Alana: Hold on, let me finish, mom. I remember coming up with that name, and my mother and I, we are the biggest goofballs. We are constantly laughing, being silly, and I don’t know, just being crazy, just crazy silly all the time. The fact that I was thinking “Silent But Deadly,” of course I knew it was a silent fart that smells really bad, but that was to kind of show that we’re real. Yes, we know that it’s a fart, it’s just so our sense of humor to get a laugh out of some people. But also to have that double meaning behind it I thought, okay, that’s kind of cool. It’s funny, but it also shows that we are silent in the competition because we don’t have any experience, but we’re going to knock them dead because we are the best.
Annette: That’s Alana’s take. I had to buy into this. She really had to convince me, because I never wanted to go with that name.
Alana: That’s not true.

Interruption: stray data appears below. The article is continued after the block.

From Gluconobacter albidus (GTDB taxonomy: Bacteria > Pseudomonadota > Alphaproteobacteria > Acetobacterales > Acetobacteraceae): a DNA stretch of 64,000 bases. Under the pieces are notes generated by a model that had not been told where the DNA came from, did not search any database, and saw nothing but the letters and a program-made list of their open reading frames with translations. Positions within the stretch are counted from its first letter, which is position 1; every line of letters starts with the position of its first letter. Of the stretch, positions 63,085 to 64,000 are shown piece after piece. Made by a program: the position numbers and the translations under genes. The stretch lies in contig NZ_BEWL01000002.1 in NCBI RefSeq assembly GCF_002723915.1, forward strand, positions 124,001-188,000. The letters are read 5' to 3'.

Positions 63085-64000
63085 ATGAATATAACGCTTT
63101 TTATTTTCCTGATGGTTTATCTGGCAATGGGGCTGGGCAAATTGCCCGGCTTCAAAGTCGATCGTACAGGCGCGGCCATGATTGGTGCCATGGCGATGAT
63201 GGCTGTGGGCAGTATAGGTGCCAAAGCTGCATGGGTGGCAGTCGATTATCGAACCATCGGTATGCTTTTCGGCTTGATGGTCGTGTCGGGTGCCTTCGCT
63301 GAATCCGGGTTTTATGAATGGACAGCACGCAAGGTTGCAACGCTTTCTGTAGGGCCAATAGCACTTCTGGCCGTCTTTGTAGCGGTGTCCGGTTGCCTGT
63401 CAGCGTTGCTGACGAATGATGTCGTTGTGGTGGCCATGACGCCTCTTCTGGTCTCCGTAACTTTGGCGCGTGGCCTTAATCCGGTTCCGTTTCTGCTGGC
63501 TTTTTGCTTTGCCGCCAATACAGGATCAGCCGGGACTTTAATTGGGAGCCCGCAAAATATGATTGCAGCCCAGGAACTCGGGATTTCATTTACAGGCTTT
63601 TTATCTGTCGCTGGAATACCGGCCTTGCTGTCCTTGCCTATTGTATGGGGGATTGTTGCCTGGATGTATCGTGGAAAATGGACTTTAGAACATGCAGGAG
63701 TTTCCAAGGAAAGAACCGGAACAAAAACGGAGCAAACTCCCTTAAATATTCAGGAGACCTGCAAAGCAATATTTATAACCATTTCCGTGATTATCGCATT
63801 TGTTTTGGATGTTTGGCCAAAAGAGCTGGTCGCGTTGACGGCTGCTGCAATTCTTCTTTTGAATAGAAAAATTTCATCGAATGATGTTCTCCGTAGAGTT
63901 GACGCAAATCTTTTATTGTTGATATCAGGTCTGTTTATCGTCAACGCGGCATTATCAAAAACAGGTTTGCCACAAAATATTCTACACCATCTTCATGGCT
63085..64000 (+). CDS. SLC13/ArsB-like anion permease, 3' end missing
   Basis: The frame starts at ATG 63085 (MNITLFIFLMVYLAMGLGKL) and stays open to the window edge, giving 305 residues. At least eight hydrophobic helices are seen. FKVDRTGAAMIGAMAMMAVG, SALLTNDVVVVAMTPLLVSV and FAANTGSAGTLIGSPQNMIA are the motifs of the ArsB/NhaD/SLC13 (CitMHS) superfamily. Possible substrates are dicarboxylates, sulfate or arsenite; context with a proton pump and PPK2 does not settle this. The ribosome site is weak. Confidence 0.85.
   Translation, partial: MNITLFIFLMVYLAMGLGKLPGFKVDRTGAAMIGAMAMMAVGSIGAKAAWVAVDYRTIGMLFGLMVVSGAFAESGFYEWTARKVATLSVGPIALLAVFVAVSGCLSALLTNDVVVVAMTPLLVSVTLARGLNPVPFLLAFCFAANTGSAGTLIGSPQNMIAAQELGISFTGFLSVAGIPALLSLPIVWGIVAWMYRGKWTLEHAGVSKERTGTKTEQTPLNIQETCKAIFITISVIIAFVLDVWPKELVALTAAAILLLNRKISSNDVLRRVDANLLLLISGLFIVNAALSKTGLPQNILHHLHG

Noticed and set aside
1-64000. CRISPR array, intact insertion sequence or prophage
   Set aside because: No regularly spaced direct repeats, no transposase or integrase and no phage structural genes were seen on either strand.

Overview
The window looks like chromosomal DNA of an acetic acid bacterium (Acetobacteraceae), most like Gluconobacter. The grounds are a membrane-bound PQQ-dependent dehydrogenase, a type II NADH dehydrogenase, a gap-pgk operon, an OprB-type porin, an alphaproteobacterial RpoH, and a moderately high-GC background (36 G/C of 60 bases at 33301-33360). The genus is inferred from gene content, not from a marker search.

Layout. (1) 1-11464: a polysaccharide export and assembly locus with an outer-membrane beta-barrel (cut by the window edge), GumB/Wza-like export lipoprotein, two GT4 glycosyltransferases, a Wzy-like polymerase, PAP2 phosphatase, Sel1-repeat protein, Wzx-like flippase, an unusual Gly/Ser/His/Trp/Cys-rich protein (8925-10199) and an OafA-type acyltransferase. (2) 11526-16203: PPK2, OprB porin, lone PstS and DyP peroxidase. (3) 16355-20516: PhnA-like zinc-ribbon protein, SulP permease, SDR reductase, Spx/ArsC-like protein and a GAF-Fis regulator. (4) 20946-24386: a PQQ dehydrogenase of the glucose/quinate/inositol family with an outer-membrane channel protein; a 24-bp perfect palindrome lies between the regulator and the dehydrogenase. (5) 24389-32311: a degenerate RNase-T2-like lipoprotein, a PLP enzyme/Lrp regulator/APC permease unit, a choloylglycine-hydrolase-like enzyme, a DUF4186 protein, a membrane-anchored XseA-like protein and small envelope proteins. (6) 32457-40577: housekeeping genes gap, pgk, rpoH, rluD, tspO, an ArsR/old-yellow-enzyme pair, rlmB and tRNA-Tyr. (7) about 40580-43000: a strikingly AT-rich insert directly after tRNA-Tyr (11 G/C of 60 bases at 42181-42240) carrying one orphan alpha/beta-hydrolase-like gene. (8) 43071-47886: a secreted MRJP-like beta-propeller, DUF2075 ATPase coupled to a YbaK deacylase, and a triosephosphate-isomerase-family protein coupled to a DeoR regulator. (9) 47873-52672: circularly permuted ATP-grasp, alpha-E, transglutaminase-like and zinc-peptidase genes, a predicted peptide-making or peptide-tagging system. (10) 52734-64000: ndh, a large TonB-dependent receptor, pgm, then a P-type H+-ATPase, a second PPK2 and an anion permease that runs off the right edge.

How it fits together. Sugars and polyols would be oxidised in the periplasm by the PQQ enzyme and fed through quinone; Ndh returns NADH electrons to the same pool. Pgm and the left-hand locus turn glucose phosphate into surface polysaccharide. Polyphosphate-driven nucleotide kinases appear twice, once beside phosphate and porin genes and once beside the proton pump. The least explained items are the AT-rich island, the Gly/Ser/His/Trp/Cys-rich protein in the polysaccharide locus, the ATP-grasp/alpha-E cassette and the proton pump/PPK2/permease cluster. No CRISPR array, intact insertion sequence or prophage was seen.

Annette: Alana, let me have my say. I disagreed with that, and when we were negotiating throughout the time when we had to create a name, I really hesitantly went along with that because the whole challenge for me was to relinquish my control. I believed the daughters had control. So I went with that, and initially I liked the wording. It really didn’t dawn on me at the time when I agreed okay, let’s go with this versus “Sophisticated Ladies,” what the moniker was. It didn’t hit me until later that evening, when someone else brought it up to me and said “Do you know what that means?” Then I’m like oh my God, because it had a familiar ring to it for me, but I really didn’t put it together when we actually made the decision. I don’t regret it. I think it had some punch to it, and the way Alana explains it, I totally agree that it fit who we were inside of the house — silent but deadly. But if I initially knew what the moniker stood for, I would have challenged her a bit harder to go for a different name, which we did change in the end to “The Realists.”